If Mark Zuckerberg didn’t get the point across earlier this week, a group of top Facebook managers made it clear at a press briefing Thursday: Facebook understands mobile computing is key to the company’s future.
“We’ve retooled the company to build faster on mobile,” Facebook director of product management Peter Deng told reporters during an informational session at the company’s Menlo Park headquarters. In the past, he explained, Facebook had separate engineering teams working on mobile, photos, messaging and other products. Today, he said, the company has integrated mobile engineers into all of its product teams.
Other managers expanded on a statement that Zuckerberg made during his appearance at the TechCrunch Disrupt conference, where he said Facebook’s “biggest mistake” in the last two years was the decision to base its mobile interface on HTML5 programming standards. (If anyone in the audience thought Zuckerberg was going to say Facebook’s biggest mistake was anything to do with its IPO, they were bound for disappointment.)
Mobile product manager Mick Johnson acknowledged Thursday that building on HTML5 meant that Facebook’s mobile app for Apple and Android devices resulted in a level of performance that “wasn’t what our users expected” and it “wasn’t what we were happy with, either.” Using HTML5 allowed Facebook to build a mobile interface that worked on a variety of operating systems and devices, but it meant sacrificing quality in some cases.
Facebook last month released a new app built specifically for Apple’s iOS operating system, which Johnson praised as much faster and more stable than the old one. He noted that the Facebook app has climbed from an average user rating of just two stars in Apple’s app store last month to a four-star rating this week.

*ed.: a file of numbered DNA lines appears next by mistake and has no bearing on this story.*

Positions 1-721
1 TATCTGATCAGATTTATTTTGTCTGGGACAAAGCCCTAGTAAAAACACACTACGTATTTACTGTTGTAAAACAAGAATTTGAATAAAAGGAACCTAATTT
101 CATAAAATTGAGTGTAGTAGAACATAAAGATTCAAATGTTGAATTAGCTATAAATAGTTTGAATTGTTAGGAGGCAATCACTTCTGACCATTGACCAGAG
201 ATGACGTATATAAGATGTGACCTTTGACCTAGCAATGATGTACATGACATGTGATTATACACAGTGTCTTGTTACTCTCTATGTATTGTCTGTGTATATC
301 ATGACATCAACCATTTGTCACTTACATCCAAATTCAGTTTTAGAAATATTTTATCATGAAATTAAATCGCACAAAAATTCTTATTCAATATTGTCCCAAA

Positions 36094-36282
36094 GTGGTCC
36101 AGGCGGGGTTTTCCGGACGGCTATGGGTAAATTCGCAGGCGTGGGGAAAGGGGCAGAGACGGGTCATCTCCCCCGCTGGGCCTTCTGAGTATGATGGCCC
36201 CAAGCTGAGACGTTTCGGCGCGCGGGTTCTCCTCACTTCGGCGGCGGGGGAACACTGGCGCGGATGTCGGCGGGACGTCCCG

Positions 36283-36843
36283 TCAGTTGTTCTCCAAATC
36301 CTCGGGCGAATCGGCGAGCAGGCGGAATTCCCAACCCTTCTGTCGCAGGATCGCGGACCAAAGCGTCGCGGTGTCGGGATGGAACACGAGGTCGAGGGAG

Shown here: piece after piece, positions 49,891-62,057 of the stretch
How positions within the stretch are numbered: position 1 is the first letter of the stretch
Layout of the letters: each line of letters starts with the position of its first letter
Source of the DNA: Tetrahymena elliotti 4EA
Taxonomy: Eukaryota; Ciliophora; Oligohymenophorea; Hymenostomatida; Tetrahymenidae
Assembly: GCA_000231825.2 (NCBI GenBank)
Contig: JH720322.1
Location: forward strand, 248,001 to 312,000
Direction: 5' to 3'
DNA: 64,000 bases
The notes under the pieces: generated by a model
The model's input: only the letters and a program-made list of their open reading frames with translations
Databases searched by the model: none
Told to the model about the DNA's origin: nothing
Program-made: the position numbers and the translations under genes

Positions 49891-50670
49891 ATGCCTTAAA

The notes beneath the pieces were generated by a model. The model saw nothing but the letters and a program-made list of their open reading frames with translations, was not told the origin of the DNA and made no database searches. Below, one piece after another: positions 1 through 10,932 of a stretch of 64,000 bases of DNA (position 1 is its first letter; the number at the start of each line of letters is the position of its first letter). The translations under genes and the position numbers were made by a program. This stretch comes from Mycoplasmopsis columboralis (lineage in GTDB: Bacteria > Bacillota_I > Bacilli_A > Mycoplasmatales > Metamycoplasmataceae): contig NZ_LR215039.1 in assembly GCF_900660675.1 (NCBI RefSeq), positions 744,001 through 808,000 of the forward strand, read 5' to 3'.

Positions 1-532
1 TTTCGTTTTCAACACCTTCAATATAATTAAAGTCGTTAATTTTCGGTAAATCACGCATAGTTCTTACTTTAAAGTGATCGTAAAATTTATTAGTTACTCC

Facebook is also working on a “native” app designed specifically for Android devices. But Johnson also said Facebook will continue to develop its mobile web interface on HTML5 for millions of users around the world who are accessing Facebook on a variety of mobile devices that aren’t running Apple’s iOS or Google’s Android mobile operating system.
Facebook’s mobile website, built on HTML5, draws over 300 million users and is “the biggest interface we have,” Johnson said. Other managers noted that it’s not practical for Facebook to build a separate interface for every device and browser used around the world.
Developer products director Doug Purdy, meanwhile, talked about Facebook’s effort to help independent developers create apps that will integrate with Facebook and work equally well on a variety of operating systems.
For example, he said Facebook’s app center lets a user download the game SongPop on his iPhone and then easily invite a friend to download and play the game with him, even if the friend is using an Android phone. “Facebook allows third-party developers and users to not care what device they’re on,” he added.